Driving in South Africa

Even though driving in South Africa might require significant other considerations – it remains as important to focus not only on road conditions and vehicle fitness, but also to pay close attention to possible criminality and safety concerns on the rural roads where they may be less traffic enforcement.

The road safety advice and suggestions are also as important as is the need for effective driver behaviour measurement. Whether you decide that it is best to reduce travel on highways or whether you decide it is best to stick to the highways – you may like to consider the benefits of effective control over whoever drives your kids around!

We would like to quote from the Road Safety Blog on how vehicle tracking and insurance telematics can assist in ensuring that the nanny driving your kid is doing so safety!

In the post titled Insurance Telematics Delivers Scientific and Safer Driving we find the following:

Is Insurance Telematics capable of changing driver behaviour towards enhanced road safety?

Much of our discussions on insurance telematics tend to focus on the ability of the measurement of driving behaviour to make car insurance premiums affordable.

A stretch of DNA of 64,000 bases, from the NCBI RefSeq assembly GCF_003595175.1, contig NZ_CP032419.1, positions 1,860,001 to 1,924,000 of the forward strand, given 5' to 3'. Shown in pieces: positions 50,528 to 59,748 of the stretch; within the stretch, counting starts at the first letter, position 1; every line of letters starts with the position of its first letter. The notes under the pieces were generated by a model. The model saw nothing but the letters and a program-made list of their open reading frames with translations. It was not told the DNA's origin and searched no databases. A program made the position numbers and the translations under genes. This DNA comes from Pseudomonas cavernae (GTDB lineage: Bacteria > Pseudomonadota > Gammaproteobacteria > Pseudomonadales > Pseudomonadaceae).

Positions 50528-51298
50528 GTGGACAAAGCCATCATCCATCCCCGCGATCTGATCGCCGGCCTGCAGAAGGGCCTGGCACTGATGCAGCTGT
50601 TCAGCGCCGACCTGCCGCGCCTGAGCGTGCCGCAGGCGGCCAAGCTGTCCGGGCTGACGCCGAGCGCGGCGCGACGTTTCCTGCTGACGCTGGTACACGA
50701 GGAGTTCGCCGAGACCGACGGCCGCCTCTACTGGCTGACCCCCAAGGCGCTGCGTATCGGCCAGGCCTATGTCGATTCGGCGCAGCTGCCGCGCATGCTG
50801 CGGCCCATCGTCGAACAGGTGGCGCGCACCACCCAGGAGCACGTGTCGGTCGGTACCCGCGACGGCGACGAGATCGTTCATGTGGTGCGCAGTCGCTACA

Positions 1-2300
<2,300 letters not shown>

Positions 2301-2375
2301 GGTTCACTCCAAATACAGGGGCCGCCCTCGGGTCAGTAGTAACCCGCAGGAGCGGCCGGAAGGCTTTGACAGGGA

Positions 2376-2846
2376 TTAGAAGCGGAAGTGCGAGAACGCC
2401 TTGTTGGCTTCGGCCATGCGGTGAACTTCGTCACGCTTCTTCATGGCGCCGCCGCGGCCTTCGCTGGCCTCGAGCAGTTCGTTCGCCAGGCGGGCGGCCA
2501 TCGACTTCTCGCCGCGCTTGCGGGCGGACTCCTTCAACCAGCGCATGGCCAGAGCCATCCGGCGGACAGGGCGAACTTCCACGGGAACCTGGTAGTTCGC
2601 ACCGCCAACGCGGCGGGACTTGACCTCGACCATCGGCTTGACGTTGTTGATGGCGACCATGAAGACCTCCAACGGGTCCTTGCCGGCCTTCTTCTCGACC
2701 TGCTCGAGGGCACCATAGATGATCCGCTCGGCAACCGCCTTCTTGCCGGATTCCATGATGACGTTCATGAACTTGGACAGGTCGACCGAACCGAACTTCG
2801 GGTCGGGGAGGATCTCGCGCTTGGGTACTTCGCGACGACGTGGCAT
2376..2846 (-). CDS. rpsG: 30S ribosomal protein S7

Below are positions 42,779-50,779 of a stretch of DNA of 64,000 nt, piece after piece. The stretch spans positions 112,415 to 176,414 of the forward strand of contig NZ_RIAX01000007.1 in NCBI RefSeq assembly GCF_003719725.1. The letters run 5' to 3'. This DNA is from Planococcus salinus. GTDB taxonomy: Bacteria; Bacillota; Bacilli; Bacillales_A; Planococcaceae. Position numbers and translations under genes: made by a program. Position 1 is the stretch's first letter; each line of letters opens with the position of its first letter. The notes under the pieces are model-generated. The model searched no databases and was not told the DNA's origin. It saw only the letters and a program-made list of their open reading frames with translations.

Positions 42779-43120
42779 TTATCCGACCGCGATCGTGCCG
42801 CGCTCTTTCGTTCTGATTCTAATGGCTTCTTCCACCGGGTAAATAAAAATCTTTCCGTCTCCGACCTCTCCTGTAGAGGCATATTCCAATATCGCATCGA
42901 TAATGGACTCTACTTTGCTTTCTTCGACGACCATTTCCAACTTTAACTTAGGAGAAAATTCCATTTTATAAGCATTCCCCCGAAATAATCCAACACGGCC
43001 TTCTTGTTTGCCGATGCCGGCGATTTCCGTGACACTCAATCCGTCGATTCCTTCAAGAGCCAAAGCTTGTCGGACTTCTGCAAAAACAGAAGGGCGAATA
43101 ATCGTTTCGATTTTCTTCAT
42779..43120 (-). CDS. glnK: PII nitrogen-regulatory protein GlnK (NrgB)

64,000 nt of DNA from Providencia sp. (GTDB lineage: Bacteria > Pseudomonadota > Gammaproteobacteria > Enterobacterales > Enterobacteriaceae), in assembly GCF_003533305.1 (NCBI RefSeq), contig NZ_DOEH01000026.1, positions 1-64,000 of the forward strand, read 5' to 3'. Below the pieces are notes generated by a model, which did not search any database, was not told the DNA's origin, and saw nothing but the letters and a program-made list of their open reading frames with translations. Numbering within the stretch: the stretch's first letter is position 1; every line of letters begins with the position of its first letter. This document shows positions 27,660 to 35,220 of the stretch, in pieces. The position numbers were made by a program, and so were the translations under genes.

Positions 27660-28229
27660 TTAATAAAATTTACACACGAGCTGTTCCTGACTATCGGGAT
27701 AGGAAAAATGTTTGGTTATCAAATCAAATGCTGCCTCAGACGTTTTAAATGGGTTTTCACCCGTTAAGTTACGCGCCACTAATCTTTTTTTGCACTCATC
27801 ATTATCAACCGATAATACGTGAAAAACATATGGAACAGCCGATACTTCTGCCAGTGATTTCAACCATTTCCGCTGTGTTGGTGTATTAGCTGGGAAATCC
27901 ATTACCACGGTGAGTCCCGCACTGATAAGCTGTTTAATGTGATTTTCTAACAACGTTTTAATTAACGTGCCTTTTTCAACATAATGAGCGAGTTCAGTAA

For the purposes of this post we would however like to narrow the scope of our focus to the simple question – can it make the roads safer?

In doing so I would, with the permission from Discovery Insure, like to share a very specific real time example and also focus on the communication between the insurer and the client.

What is reported to the client?

The data provided by the DQ Track system developed by Ctrack on the driving behaviour of the client is communicated to the client on a monthly basis allowing the client some very important insights on how he has been driving.

Example:

Insurance telematics and the ability to change driving behaviour

The data collected by Discovery Insure has provided a very pleasing indication on how on a monthly basis drivers have been able to change driving behaviour and reduced aspects of driving such as harsh acceleration, harsh braking and speeding!

Example:

A very specific example proved how this data allowed a parent to intervene after noticing several high risk driving activities by an au pair. This was communicated to the au pair and it can be clearly seen how the driving behaviour has changed and the number of dangerous driving activities reduced!

Conclusion:

Scientific measurement of driving behaviour through insurance telematics and black boxes is not only an important tool to deliver accurate data for the measurement of car insurance premiums. It can and should be used to change driver behaviour! The insurance industry can through technology and communication with clients promote the right health and lifestyle choices.

Car insurers such as Discovery Insure are now able to also impact on the lifestyle choice of safe driving thereby making a significant contribution towards road safety!

Pin It on Pinterest